- 15 Non-Certified IT Skills Growing in Demand
- How 19 Tech Titans Target Healthcare
- Twitter Suffering From Growing Pains (and Facebook Comparisons)
- Agile Comes to Data Integration
Network World - The hype around big data is feverish, and it's driving enormous spending growth.
Research firm IDC expects the big data technology and services market to grow at a rate of 27% year-over-year, reaching $32.4 billion in 2017. To put that in perspective, the big data market is growing at a rate that’s six times stronger than the overall information and communication technology market, IDC says.
Though the money is flowing, it’s not always clear whether enterprises are finding success as they move past early adoption stages. To find out, researchers polled IT executives and managers, who shared details about their organizations’ big data initiatives, investments, and priorities.
We’ve highlighted some key findings of the 2014 Big Data Survey, conducted among the audiences of Network World and five fellow IDG Enterprise publications (CIO, Computerworld, CSO, InfoWorld and ITworld).
The survey polled companies that are in various stages of their big data deployments. Some have already implemented (19%) or are in the process of implementing (25%) big data projects. Others have plans to deploy -- over the next 12 months (16%) or within the next 13-24 months (16%). The remainder (23%) is the least far along; these respondents are likely to implement big data projects in the future but are struggling to find the right strategy or solutions.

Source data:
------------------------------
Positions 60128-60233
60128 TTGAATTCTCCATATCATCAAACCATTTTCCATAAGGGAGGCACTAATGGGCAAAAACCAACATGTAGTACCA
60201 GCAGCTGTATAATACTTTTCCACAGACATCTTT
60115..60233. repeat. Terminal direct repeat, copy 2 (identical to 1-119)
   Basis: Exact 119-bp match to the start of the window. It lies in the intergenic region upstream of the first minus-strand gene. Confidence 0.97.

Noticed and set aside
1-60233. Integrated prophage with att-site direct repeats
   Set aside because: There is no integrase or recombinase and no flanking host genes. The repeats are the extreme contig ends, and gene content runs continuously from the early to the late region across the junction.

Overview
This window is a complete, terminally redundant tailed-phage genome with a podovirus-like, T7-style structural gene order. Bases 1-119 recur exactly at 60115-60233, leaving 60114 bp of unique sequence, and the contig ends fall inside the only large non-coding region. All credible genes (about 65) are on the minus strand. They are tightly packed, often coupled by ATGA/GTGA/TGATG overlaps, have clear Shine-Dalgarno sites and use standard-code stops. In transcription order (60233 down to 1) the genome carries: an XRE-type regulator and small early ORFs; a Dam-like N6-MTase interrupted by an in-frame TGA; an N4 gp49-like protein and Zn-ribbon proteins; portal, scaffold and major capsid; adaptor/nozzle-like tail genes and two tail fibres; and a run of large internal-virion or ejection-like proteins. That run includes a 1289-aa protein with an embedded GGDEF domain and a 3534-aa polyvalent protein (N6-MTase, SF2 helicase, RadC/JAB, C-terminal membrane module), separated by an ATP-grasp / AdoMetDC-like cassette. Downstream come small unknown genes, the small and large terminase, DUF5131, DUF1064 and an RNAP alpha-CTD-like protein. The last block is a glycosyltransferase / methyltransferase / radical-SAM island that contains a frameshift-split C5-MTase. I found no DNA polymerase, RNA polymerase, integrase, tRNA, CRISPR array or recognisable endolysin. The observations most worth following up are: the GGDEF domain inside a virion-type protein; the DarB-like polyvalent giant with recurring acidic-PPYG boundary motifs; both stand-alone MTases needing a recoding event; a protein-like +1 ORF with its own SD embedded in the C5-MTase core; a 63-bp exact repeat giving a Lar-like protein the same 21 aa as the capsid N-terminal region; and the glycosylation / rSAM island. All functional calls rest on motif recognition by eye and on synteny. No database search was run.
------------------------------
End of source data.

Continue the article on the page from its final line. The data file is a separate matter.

In the big picture, big data is becoming more important to companies of all sizes and across all industries. When asked what level of importance their organizations place on big data initiatives, 53% deemed their projects either critical or high priority, and another 34% said moderate priority. Just 12% said it’s a low priority.
Here’s what else they had to say:
1. Businesses want to make better decisions … faster.
Why big data? Because it plays a vital role in the quality and speed of corporate decision-making. The two most popular business goals that are driving companies to invest in big data are to improve the quality of decision-making (cited by 59% of respondents) and to increase the speed of decision-making (53%).
Close behind in the ranking of big data objectives are to improve planning and forecasting (47%); develop new products/services and revenue streams (47%); improve new customer acquisition/customer retention (44%); and build new business partnerships (34%).
2. Petabytes of data? A reality for more large companies.
Companies have amassed enormous datasets about their customers and the business. Among all the survey respondents, the average amount of data currently being managed is 164 terabytes. When asked to look ahead and estimate how much data they expect to be managing 12 to 18 months from now, respondents projected an average of 289 terabytes -- a 76% increase.
Today, 6% of respondents are already managing more than 1 petabyte of data; that percentage will climb to 14% in 12 to 18 months. Among the largest companies (with at least $1 billion in annual revenue), 31% expect to manage more than 1 petabyte of data.